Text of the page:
Guided missile frigate USS Oliver Hazard Perry (FFG-7)

Guided missile frigate USS Oliver Hazard Perry (FFG-7) 0Guided missile frigate USS Oliver Hazard Perry (FFG-7) 1Guided missile frigate USS Oliver Hazard Perry (FFG-7) 2Guided missile frigate USS Oliver Hazard Perry (FFG-7) 3



Basic information

Oliver Hazard Perry, an American naval hero who was victorious at the 1813 Battle of Lake Erie
Country of build:
Laid down:
Commissioned (service):
Decommissioned (out):

Ship measurements

4,100 t
136 m
14 m
6.7 m


Propulsion system:
  • 2 * General Electric LM2500-30 gas turbines generating 41,000 shp (31 MW) through a single shaft and variable pitch propeller
  • 2 * Auxiliary Propulsion Units, 350 hp (260 kW) retractable electric azimuth thrusters for maneuvering and docking.
29 knots
5,000 nautical miles at 18 knots (9,300 km at 33 km/h)



Combat assets

  • AN/SPS-49 air-search radar
  • AN/SPS-55 surface-search radar
  • CAS and STIR fire-control radar
  • AN/SQS-56 sonar
  • AN/SLQ-32
  • 1 * OTO Melara Mk 75 76 mm/62 caliber naval gun
  • 2 * Mk 32 triple-tube (324 mm) launchers for Mark 46 torpedoes
  • 1 * Vulcan Phalanx CIWS
  • 4 * .50-cal (12.7 mm) machine guns.
  • 1 * Mk 13 Mod 4 single-arm launcher for Harpoon anti-ship missiles and SM-1MR Standard anti-ship/air missiles (40 round magazine)
  • As of 2004, Mk 13 systems removed from all active US vessels of this class
  • Unlike other Perry-class frigates, USS Oliver Hazard Perry was not equipped with a Vulcan Phalanx CIWS when built
  • 1 * SH-2 Seasprite helicopter (ship was to have capability for two helicopters, but never carried more than one due to flight deck and hangar size limitations)

USS Oliver Hazard Perry (FFG-7) was the lead ship of the Oliver Hazard Perry class of guided missile frigates. (FFG-7) is an Oliver Hazard Perry-class frigate (short-hull variant (Flight I)) guided missile frigate of the United States Navy. She was named for Oliver Hazard Perry, an American naval hero who was victorious at the 1813 Battle of Lake Erie. Oliver Hazard Perry (FFG 7) was the first ship and, as of 2019, the only ship of the U.S. Navy to bear the name (although there were five previous US Navy ships named for Oliver Hazard Perry – four named USS Perry and one named USS Commodore Perry). Oliver Hazard Perry was in service from 1977 to 1997 and was scrapped in 2005.

The class was originally intended as austere «low» category guided missile frigates (compared with the high capability Spruance class) for General Purpose and Anti-Air convoy escort. They were built under a cloud of controversy, with their very light gun armament and lack of redundancy and duplicated systems in event of ship being hit. They were regarded by the Reagan administration and Secretary John Lehman as not part of the 500 ship navy plan, but ultimately proved useful as anti-submarine ships if fitted to carry Seahawks and towed arrays and into the 21st Century as low grade patrol ships making up the numbers in a USN desperately short of escorts.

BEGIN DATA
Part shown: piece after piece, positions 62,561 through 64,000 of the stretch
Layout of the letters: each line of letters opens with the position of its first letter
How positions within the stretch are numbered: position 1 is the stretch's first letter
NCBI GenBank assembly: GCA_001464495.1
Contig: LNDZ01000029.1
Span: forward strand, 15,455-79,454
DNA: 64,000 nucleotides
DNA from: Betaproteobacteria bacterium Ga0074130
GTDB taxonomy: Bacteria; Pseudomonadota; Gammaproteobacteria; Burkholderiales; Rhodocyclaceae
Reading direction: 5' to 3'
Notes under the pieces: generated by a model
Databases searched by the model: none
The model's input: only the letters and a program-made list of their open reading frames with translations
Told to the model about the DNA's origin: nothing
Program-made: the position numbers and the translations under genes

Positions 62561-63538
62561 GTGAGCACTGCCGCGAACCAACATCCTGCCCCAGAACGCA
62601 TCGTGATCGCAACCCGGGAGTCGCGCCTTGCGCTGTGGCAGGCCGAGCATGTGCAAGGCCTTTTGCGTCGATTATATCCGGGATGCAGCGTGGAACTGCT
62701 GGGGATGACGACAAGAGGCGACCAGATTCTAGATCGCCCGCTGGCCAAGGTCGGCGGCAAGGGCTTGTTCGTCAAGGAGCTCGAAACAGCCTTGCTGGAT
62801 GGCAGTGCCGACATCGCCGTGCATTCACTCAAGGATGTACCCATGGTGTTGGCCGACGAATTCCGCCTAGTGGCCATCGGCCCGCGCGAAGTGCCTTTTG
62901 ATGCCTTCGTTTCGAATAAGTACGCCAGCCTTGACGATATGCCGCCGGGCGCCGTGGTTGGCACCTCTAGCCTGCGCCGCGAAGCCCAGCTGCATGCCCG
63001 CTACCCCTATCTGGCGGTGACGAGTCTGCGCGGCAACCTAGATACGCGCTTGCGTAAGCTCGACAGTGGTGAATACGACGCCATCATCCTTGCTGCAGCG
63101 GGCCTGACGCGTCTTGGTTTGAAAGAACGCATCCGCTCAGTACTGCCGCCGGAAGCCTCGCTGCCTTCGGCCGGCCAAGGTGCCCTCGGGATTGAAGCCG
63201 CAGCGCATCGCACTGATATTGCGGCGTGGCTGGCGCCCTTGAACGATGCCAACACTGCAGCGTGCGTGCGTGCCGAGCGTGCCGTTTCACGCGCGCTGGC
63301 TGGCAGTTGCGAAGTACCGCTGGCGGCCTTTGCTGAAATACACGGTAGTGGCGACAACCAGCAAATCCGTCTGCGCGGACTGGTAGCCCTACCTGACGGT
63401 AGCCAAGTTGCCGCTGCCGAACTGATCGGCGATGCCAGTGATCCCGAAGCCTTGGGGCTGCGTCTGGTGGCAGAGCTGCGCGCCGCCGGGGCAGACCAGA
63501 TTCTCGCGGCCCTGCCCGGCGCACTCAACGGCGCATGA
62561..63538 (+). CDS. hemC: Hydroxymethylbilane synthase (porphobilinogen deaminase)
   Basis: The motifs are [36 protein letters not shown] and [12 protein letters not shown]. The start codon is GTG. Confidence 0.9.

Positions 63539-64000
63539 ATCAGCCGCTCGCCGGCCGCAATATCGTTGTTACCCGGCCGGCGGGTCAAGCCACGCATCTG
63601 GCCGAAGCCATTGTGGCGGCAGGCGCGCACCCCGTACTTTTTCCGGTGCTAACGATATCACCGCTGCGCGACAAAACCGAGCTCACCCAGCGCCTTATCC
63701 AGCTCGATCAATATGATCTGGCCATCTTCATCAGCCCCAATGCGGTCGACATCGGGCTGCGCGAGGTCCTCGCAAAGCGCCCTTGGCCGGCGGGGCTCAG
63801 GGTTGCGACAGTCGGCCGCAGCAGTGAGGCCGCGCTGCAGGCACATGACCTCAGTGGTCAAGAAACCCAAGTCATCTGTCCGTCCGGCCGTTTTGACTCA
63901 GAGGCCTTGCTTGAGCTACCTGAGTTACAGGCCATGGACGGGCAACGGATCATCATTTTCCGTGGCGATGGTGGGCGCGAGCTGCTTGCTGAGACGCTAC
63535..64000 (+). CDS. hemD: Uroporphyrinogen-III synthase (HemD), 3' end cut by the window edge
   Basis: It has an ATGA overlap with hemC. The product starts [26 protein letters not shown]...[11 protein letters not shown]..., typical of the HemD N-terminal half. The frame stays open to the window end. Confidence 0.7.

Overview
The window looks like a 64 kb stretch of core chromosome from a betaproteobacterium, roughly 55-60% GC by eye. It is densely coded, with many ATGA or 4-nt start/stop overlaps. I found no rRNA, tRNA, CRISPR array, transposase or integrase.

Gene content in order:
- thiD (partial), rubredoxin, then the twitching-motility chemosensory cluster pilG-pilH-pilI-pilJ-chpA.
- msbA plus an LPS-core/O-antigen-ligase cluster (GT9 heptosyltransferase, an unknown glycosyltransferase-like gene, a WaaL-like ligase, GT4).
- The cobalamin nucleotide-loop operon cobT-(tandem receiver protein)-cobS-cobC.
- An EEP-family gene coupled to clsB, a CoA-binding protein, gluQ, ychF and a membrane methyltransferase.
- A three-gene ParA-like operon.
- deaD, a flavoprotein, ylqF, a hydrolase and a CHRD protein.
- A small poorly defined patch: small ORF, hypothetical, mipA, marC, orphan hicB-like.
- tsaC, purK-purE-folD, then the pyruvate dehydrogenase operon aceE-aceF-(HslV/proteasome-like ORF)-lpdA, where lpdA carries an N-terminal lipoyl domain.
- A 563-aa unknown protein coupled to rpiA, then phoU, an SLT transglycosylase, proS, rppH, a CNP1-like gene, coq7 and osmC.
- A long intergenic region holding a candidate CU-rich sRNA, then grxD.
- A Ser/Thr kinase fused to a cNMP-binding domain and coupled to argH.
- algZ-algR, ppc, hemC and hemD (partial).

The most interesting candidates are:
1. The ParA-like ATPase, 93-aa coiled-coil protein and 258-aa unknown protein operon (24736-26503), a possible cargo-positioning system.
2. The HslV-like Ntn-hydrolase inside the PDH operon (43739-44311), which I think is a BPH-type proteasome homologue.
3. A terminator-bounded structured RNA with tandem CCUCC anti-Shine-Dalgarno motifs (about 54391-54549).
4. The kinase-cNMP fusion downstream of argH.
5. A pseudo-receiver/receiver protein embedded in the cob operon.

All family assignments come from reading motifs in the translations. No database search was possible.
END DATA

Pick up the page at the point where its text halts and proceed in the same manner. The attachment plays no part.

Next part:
Oliver Hazard Perry was ordered from Bath Iron Works on 30 October 1973 as part of the FY73 program, and was laid down on 12 June 1975, launched on 25 September 1976, and commissioned on 17 December 1977. She was ordered as PFG-109 but was redesignated as FFG 7 in the 1975 fleet designation realignment on 1 June 1975, before she was laid down.

During her launch ceremony on 25 September 1976, the ship found herself briefly stuck on the slip-way. Film star John Wayne appeared from the crowd of watching dignitaries, climbed the launch ceremony platform, and gave the bow of the frigate – which was by this time starting to move slightly – a shove with one hand, and so John Wayne famously appeared to have 'pushed' a US warship down her slip-way.

Oliver Hazard Perry was one of the few lead ships to be subjected to shock trials. These series of trials conducted early in the life of the ship put this steel hull / aluminum superstructure to the test. The proximity of the tests (seen in associated pictures), caused many of the machine mounts and components to become warped or damaged. This damage created alignment problems for the engineering and combat systems teams in the years to come. The ship regularly required waivers on machine performance due to the warping of many mounting brackets. The shock tests also created cracks in the aluminum superstructure that required frequent repairs. However, this did not affect the overall readiness of the ship, nor did it prevent Oliver Hazard Perry from achieving the record for the most-ever hours put on the GE LM2500 Main Propulsion engine.

After 19.2 years of active service, Oliver Hazard Perry was decommissioned on 20 February 1997, in Mayport, FL under the last Commanding Officer, CDR Robert F. Holman, USNR. Though she was stricken on 3 May 1999, Oliver Hazard Perry was held in the museum donation category at the former Navy shipyard in Philadelphia, Pennsylvania. A group had hoped to bring her to Toledo, Ohio as a museum ship and a memorial for the Battle of Lake Erie. The group was unable submit a viable financial plan together in time so the Perry was sold for scrap in December 2005.

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